Deconstructing processors like the A4 usually happens behind the closed doors of only a handful of companies. These global reverse engineering firms are the investigative arm of the electronics marketplace, gumshoes who do research for people who need to find out who is making what circuitry, as well as what manufacturing process they’re using to do it. They’re the ones who delve deep into processors, audio controllers, and every other part you’d find inside a cell phone or iPad, figuring out layer by layer the exact composition of each package. We partnered with the best company in the semiconductor reverse engineering trade, Chipworks, to bring you a closer look at how semiconductor teardowns are conducted, as well as a peek inside the iPad’s chips. The engineers at Chipworks are a wonderful bunch of people who are just as interested in today’s electronics as we are. Their analysis of the iPad’s packages will give you a better understanding of how the new tablet really works—on an almost molecular level.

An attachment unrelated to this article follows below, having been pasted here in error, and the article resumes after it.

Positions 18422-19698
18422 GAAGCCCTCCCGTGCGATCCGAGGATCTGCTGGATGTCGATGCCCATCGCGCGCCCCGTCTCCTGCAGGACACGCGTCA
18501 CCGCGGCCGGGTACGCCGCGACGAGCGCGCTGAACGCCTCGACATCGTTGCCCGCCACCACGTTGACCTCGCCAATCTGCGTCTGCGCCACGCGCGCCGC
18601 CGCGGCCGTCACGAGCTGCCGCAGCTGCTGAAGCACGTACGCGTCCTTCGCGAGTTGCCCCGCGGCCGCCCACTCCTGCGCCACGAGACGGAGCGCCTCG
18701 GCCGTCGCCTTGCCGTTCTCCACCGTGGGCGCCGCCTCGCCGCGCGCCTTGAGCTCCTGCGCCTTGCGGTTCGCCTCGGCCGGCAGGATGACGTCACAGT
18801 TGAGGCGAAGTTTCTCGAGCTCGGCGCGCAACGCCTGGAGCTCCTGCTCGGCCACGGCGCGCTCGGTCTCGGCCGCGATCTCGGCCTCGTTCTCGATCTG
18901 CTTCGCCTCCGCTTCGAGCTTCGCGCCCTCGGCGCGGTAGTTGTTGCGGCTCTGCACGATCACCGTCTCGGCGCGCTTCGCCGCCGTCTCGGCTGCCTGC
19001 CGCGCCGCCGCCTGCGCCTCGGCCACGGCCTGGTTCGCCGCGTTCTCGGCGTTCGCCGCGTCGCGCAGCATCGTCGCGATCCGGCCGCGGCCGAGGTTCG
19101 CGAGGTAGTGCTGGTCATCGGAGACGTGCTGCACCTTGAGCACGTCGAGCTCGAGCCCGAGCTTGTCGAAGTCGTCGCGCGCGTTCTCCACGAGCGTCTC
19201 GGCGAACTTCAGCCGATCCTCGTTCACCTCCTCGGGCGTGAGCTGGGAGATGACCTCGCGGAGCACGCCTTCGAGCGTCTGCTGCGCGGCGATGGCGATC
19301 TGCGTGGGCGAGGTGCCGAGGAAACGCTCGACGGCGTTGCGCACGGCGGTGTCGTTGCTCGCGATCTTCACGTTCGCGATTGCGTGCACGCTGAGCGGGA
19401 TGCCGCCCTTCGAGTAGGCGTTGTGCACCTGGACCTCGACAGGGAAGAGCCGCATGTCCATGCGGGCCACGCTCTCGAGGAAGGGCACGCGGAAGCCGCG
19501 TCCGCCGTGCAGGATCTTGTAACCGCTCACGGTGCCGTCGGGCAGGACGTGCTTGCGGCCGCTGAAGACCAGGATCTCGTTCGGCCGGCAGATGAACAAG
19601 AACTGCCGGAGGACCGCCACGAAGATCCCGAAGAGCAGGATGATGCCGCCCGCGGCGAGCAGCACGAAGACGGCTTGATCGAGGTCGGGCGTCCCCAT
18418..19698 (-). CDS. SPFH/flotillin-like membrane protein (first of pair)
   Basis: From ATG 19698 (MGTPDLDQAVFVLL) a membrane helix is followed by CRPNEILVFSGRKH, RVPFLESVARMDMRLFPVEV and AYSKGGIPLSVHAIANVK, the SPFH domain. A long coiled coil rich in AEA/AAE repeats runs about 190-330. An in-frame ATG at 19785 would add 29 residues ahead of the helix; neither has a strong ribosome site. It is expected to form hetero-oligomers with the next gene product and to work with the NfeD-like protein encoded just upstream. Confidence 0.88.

Some nice pictures, very cool to see a bunnie-style teardown.
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